In addition, National Securities provided a certificate of compliance attesting to its compliance with the NYDFS Regulation for the calendar year 2018 as required. This certificate of compliance was false as National Securities did not implement several security controls such as multi-factor authentication (MFA), access controls.

First American Financial Corporation

In June 2021, the U.S. SEC settled charges against the real estate settlement services company First American for violations against the disclosures requirements regarding cybersecurity risk and incidents of the commission statement and guidance on public companies. First American agreed to a cease-and-desist order and to pay a penalty of $487,616 to SEC.

In 2019, First American was notified of a vulnerability affecting its application used for sharing personally identifiable information (PII) and sensitive information of its clients dating back to as far back as 2003 by a cybersecurity company. The vulnerability allowed over 800 million documents related to real estate transactions to be publicly available over its website without authorization.

Shortly after the story about the vulnerability was published, First American issued an 8-K filing with the SEC stating that First American was not aware of the vulnerability. However, during SEC's investigation, it was noted that the vulnerability was identified by First American's information security team months before during an internal audit; however, the security team failed to remediate the vulnerability in a timely manner as defined in the company's policy. In addition, they were unable to notify senior management of the vulnerability.

First American is also required to comply with the NYDFS regulations. Therefore, this vulnerability and breach violate several requirements per the NYDFS Regulations. Investigations by NYDFS are still ongoing.

Pearson Plc

In August 2021, the U.S. SEC settled charges against Pearson Plc, a publishing and education company, for violations against the disclosures requirements in the commission's statement and guidance on the public company regarding cybersecurity risks and incidents. Pearson Plc. agreed to a cease-and-desist order and to pay a penalty of $1 million to SEC.

In 2019, Pearson announced that it was notified by the Federal Bureau of Investigation (FBI) that it was a cyberattack target that resulted in a data breach of PII in 2018. This data breach affected over 13,000 school and university accounts, mostly in the United States, via its student monitoring and assessment platform, AIMSweb.

However, per investigations by the SEC, it was noted that Pearson made misleading statements about the data breach. In July 2019, during its semi-annual reporting, Pearson had referred to the data breach as a hypothetical risk when the data breach had already occurred, and they were already notified. In addition, Pearson had mentioned that it had strict cybersecurity controls in place when the vulnerability which led to the exposure of the personal data was not remediated until six months after they were notified. Pearson also failed to mention that the PII of students was stolen during the attack.


Zoom Video Communications (Zoom)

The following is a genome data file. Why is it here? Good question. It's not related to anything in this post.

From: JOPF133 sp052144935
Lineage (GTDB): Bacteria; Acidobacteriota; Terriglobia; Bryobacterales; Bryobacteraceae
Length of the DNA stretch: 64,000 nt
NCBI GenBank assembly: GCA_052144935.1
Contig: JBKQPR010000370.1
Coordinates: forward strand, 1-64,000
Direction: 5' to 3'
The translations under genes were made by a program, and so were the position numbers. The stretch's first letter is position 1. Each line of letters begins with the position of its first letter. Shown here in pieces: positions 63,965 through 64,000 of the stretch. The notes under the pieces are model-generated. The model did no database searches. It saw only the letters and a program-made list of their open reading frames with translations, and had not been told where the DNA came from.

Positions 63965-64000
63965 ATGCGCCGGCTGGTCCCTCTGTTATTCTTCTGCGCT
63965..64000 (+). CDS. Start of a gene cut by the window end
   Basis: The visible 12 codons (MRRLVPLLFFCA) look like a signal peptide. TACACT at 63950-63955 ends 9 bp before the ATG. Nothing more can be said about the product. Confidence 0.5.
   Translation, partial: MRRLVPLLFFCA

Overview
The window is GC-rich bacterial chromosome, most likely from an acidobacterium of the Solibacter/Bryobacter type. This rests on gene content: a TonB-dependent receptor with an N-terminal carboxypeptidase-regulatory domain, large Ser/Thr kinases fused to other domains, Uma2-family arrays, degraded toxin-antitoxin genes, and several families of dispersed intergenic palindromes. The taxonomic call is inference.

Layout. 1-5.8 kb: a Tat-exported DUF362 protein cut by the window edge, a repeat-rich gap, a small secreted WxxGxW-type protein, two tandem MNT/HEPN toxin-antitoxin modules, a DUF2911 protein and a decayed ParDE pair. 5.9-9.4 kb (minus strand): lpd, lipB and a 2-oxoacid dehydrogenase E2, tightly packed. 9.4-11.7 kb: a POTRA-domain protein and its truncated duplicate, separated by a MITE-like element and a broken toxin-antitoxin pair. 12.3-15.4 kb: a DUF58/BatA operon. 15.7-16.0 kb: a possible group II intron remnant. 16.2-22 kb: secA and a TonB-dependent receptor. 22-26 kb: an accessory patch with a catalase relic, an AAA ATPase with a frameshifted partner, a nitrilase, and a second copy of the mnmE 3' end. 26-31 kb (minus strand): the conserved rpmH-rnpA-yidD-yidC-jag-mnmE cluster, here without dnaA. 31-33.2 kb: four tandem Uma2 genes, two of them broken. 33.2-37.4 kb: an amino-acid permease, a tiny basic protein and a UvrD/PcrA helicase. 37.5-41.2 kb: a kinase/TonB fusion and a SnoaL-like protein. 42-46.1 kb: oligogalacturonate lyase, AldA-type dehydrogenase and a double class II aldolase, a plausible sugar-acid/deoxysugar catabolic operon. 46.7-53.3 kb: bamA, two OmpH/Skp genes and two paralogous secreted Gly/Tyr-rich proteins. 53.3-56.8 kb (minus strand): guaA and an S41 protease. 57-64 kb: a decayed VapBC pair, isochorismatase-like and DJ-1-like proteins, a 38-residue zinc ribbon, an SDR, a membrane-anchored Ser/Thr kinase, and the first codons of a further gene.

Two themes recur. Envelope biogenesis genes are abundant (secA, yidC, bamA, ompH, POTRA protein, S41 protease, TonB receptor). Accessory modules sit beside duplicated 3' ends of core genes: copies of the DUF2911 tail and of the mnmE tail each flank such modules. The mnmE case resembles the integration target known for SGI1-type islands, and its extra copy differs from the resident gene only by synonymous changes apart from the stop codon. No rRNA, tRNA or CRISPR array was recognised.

In July 2021, Zoom agreed to pay $85 million to settle a class action suit filed alleging that it violated users' privacy rights by not providing encryption security, sharing users' PII without notice or consent with companies such as Facebook, Google etc. and also failing to protect users (and zoom meetings) from unauthorized interruptions ("zoom bombing").

Per the settlement terms, all subscribers who paid for an account will be eligible to receive 15% of the subscription fee or $25, which is greater. Other zoom users are eligible to claim $15.

In addition, Zoom agreed to make some changes to improve users' security and privacy concerns, including updating its privacy notice to indicate that user data can be shared via third-party software and educating its users about the security features.

The proposed settlement is scheduled to be approved on Oct. 21, 2021.

Minted Inc.

In May 2021, Minted (a U.S.-based marketplace) agreed to establish a $5 million settlement fund to settle a class-action suit filed for violations against the California Consumer Privacy Act (CCPA) by failing to take reasonable steps in protecting consumer data, detecting the data breach and also notifying customers on time.

In 2020, Minted was a cyberattack target that resulted in a data breach and the exposure of over 4.1 million PII of customers and the eventual sale of the records on the dark web by a hacking group named Shiny Hunter. Three weeks after Minted was notified of the sale of their records online, they notified their customers that they were affected by a cyberattack.

Per the settlement terms, subscribers affected in the data breach will receive up to $43 and two years of credit services, including credit monitoring, fraud alerts and identity restoration services. In addition, Minted will implement several changes to improve users' security and privacy concerns, including conducting a cybersecurity audit to ensure compliance with System and Organization Control 2 (SOC 2) for the next two years.

The final approval hearing is scheduled to be held on Dec. 2, 2021.

Compliance with the law

In conclusion, organizations need to review their all data processing activities and ensure that they are in line with the requirements of relevant laws such as legal basis for processing, data subjects rights, management of data processors and international data transfers. They also need to implement an information security program following an assessment of their IT risks including cybersecurity and data privacy. In addition, organizations should conduct regular security assessments to identify and remediate security controls gaps in a timely manner. 

Today, organizations are also exposed to compliance risk resulting from violations of laws, regulations and codes of conduct. It is important to perform compliance risk assessments to identify, prioritize and controls risks related to noncompliance that could lead to fines or penalties.



Mosimilolu Odusanya
Mosimilolu Odusanya

Mosimilolu (or 'Simi') works as a full-time cybersecurity consultant, specializing in privacy and infrastructure security. Outside of work, her passions includes watching anime and TV shows and travelling.